7. My company won’t compensate me for the level of work I’m performing
I am in a situation where I have been in my current job for over 2 years, have been doing excellent work for those two years, but not getting the pay nor the title associated with that level of performance. My performance reviews have been Exceeds Expectations during this time, and the feedback I get is that I am performing at a level far beyond my experience. Not only that, over the last year, my company assigned me to the most critical product launch in the last 10 years, one that saves the company if it is successful, and dooms it if not. (It has been successful and is nearly fully launched.)
My dilemma is this: I am much younger than the typical person in this role, yet I am performing at that much more experienced level and I think I should get compensated for it. The excuse from my management is that I do not meet the on-paper experience requirements for them to place me at the organizational level I think I deserve, and that HR will fight it to the death. My company’s policies/philosophy for this type of thing makes it much more attractive to leave the company for 1-3 years and come back for substantially higher salary and organizational level.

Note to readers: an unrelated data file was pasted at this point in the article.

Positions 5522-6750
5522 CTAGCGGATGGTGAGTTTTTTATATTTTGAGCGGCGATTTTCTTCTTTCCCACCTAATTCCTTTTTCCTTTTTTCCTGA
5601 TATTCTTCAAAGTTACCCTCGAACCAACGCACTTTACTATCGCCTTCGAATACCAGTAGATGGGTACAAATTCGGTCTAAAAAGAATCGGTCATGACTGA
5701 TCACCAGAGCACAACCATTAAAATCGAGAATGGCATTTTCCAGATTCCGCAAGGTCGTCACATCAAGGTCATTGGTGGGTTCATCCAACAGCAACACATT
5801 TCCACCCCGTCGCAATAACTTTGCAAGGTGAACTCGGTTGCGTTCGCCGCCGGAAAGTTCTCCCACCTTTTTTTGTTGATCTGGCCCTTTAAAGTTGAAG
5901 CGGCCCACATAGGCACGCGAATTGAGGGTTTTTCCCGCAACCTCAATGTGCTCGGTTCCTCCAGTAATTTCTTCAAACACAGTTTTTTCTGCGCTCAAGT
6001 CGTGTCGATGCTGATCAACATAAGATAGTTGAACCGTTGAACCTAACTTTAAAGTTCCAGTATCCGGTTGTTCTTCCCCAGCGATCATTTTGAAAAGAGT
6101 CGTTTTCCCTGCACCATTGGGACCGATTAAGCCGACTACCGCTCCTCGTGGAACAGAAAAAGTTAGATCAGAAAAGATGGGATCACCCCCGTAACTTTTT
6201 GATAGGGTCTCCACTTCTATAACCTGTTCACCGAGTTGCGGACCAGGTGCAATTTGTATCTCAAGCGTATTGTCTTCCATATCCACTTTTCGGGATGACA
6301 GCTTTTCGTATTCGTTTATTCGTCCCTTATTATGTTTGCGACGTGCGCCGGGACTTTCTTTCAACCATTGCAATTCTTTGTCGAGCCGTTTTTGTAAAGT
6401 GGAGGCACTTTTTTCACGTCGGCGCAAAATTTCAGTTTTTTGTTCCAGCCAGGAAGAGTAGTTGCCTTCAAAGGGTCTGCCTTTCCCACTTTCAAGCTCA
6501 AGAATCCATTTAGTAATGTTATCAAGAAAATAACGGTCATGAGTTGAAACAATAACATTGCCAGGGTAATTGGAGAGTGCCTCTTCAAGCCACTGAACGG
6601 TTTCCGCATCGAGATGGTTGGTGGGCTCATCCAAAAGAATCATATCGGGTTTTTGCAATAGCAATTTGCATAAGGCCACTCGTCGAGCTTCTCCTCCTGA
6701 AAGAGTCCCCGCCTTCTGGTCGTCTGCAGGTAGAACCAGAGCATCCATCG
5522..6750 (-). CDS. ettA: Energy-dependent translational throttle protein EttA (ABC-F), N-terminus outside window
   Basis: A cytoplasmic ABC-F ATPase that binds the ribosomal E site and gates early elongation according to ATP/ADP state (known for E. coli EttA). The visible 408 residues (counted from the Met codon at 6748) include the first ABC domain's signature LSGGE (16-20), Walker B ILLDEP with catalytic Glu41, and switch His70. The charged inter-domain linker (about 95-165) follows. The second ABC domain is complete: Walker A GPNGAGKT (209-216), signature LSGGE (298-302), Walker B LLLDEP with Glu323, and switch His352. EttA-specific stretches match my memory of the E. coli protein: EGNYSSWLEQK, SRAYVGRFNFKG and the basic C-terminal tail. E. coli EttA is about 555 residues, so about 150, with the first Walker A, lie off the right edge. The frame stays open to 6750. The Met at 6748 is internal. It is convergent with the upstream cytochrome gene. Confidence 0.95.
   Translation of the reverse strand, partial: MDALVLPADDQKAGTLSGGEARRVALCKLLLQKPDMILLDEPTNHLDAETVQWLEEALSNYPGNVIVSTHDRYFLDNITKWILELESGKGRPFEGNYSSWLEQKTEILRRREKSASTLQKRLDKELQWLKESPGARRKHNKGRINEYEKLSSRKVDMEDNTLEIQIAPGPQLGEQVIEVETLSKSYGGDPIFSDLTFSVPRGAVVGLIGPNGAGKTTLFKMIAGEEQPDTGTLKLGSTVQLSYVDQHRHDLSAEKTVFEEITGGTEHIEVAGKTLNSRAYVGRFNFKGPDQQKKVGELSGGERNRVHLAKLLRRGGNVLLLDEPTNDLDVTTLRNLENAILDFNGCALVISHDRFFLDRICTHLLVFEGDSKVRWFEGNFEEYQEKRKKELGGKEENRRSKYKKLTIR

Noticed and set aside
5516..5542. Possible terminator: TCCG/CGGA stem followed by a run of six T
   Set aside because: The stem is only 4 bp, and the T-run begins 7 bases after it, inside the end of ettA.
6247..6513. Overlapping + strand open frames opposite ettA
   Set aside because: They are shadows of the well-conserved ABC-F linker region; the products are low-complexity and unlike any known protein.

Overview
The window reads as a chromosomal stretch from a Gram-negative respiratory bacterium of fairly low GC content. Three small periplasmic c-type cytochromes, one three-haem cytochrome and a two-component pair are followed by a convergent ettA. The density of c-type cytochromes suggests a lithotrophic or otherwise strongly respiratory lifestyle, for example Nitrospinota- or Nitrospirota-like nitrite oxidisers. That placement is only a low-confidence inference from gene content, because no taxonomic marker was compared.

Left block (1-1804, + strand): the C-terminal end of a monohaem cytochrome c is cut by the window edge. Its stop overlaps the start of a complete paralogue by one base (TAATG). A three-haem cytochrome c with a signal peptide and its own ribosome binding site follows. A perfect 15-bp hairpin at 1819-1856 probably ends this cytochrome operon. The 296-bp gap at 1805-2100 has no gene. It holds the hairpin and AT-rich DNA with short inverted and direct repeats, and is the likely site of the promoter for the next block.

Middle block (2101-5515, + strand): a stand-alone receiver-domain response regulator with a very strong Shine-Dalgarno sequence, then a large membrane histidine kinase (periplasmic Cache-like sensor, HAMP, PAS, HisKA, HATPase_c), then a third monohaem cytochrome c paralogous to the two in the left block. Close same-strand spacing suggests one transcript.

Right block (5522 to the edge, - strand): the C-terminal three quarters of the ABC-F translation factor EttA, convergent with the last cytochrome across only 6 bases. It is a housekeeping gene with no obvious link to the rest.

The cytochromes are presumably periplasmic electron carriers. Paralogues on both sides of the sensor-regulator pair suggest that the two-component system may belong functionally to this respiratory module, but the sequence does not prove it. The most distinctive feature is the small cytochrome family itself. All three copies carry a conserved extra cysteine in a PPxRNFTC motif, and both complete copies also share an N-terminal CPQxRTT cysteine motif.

How hard should I push my manager/management, or should I begin to look elsewhere? I do not wish to leave the company, and I very much like the people I work for. My gut feeling is that they do not currently see me as someone at risk to leave, so they are not thinking about this in the same light I am. That said, I am aware that most of the large corporate mindset in America these days is that everyone and anyone is replaceable and that they won’t “use their chips” to “go to bat” for you. I have a mid-year performance evaluation coming up in about a week, and I plan to discuss this then. What should I do?
Start looking for another job. You answered your own question here: “My company’s policies/philosophy for this type of thing makes it much more attractive to leave the company for 1-3 years and come back for substantially higher salary and organizational level.”
You can certainly tell your manager that you’re concerned that the company’s policy encourage you to leave in order to be appropriately compensated, and that you’d like to stay but you do want to be paid fairly … but that’s about all you can do. If you want more money and they won’t give it to you, you’ll need to go somewhere else to get it.